Best BYOD management: Containment is your friend

Emerging containerization technologies create a separate, protected workspace on employees' personal smartphones.

By , Computerworld |  Consumerization of IT, BYOD

Ryan Terry, division CIO and CSO at University Hospitals Health System in Shaker Heights, Ohio, turned to containerization because he sees the use of traditional MDM tools to control the entire device as a liability issue. The hospital needs to have apps or data delivered securely to clinicians without interfering with the users' ability to access their personal apps and data. "We can't afford to delete things of a personal nature or impede their ability to use their personal asset," he says.

Alex Yohn, assistant director of technology at West Virginia University, is also wary. "I don't want my guys doing settings on the personal side that could come back to haunt us," such as accidentally deleting data or making configuration changes that affect how the users' personal apps run.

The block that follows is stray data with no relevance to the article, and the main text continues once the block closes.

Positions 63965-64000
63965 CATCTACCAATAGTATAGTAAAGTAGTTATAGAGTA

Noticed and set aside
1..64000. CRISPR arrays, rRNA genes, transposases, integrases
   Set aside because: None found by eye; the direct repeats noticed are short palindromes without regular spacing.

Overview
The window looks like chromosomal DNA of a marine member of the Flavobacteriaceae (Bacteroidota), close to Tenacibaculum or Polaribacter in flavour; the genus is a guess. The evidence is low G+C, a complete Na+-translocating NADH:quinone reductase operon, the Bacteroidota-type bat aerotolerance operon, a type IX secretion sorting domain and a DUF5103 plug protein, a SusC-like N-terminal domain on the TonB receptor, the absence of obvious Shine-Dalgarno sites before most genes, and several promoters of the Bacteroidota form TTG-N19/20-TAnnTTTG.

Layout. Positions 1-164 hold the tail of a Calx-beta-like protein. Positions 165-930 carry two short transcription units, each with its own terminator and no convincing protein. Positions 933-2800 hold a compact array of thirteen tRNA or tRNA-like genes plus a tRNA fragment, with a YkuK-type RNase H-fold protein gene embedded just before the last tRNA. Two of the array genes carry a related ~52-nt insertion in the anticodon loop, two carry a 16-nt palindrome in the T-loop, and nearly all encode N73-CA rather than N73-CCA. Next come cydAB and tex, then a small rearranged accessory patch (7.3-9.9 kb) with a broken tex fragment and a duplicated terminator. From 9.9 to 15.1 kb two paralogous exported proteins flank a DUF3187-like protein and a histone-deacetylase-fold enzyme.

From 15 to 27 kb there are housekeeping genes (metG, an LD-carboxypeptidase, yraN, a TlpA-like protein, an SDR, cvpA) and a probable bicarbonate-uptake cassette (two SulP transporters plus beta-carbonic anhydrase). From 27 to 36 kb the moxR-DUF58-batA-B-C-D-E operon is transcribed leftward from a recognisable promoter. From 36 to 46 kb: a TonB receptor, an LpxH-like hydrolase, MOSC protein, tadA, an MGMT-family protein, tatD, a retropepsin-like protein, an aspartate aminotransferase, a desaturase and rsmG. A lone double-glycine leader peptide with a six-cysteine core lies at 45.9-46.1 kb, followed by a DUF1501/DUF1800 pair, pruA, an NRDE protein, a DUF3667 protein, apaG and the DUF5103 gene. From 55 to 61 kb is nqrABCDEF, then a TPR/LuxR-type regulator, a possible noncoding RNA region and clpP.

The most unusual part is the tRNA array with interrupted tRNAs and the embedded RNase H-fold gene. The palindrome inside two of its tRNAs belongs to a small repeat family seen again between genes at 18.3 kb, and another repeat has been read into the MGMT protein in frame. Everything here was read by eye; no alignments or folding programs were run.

For businesses that need strict security policy and compliance controls, such as the highly regulated healthcare and financial services industries, containerization can be especially helpful in making the BYOD experience more palatable for users, IT leaders say.

Choose your container

Existing vendors offer, in essence, three different containerization approaches:

  • Creating an encrypted space, or folder, into which applications and data may be poured
  • Creating a protective "app wrapper" that creates a secure bubble around each corporate application and its associated data
  • Using mobile hypervisors, which create an entire virtual mobile phone on the user's device that's strictly for business use

All of these technologies offer more granular control over corporate applications and data on users' devices than whatever security comes standard with smartphones currently. And users' devices no longer need to be on a list of smartphones that has been certified and tested by IT, because corporate apps and data reside inside a secure, encrypted shell.

However, the need to switch back and forth between the business and personal environments may be perceived as inconvenient and affect overall user satisfaction, says Phil Redman, an analyst at Gartner.

Neither Apple nor Google offer containerization technology, and neither would comment for this story, but their respective spokesmen did point out some resources that might be helpful. (See sidebar, below.)

Encrypted folders


Originally published on Computerworld |  Click here to read the original story.
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